The short answer is "no." But a new study in PLOS One suggests that some monkey calls may be morphologically-complex. Here is the relevant passage:
Some calls were given to a broad, others to a narrow range of events. Crucially, “krak” calls were exclusively given after detecting a leopard, suggesting that it functioned as a leopard alarm call, whereas the “krak-oo” was given to almost any disturbance, suggesting it functioned as a general alert call. Similarly, “hok” calls were almost exclusively associated with the presence of a crowned eagle (either a real eagle attack or in response to another monkey's eagle alarm calls), while “hok-oo” calls were given to a range of disturbances within the canopy, including the presence of an eagle or a neighbouring group (whose presence could sometimes be inferred by the vocal behaviour of the females).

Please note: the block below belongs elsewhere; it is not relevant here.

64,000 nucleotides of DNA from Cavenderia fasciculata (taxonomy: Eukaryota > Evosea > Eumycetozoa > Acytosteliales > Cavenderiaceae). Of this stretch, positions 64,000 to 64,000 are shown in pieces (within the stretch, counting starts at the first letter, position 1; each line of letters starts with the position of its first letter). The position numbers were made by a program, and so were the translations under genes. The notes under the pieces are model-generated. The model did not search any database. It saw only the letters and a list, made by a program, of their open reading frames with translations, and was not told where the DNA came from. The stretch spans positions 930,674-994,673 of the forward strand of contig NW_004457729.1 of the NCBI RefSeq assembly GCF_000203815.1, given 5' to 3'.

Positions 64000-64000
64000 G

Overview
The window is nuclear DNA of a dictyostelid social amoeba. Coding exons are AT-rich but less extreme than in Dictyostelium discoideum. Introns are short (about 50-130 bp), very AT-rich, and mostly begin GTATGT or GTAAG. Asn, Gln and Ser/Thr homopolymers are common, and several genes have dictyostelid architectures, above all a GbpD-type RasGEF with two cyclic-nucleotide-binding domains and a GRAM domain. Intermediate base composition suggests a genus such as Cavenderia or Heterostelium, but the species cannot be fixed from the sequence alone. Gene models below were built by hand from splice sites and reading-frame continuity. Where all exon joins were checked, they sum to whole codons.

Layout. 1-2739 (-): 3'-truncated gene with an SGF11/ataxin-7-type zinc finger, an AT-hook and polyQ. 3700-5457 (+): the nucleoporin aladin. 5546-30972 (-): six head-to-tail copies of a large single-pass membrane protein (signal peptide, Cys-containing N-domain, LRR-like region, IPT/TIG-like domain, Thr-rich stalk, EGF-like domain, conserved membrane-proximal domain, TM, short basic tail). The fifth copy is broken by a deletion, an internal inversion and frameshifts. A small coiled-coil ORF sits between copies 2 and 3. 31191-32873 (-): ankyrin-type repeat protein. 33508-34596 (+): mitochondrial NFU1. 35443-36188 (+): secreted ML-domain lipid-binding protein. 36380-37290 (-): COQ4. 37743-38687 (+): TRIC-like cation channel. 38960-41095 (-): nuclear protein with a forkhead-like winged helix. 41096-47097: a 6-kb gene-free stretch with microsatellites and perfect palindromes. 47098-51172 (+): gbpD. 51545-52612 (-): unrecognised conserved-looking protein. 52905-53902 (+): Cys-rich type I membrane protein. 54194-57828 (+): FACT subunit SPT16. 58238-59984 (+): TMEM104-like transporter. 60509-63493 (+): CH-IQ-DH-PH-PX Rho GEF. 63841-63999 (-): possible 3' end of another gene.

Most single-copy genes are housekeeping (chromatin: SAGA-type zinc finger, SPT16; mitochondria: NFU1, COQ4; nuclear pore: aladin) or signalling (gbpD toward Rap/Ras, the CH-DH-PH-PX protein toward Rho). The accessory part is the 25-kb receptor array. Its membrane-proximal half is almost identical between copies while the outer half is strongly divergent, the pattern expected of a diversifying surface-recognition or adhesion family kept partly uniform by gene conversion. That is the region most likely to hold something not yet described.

The authors take this as evidence that "oo" is a suffix of some sort that modifies the meaning of the preceding part of the call.
Maybe. Whether two words that contain similar sounds share a morpheme or not is an old problem in linguistics, and one that is actually hard to solve. I cut my teeth on such questions as whether the /t/ in swept is the same past-tense affix that we see in dropped. Notice that both words end in the sound "t" -- but, then, so does "hat," and probably nobody thinks the /t/ in "hat" is a suffix.
One crucial test the authors would need to do would be to show that this "oo" suffix can be used productively. If this was a study of humans, you might teach them a new word "dax," which refers to a chipmunk, and then see if "dax-oo" was interpreted as "warning, there's a chipmunk!"
All of which is not to say that this isn't an intriguing finding, but we're a ways from talking monkeys yet.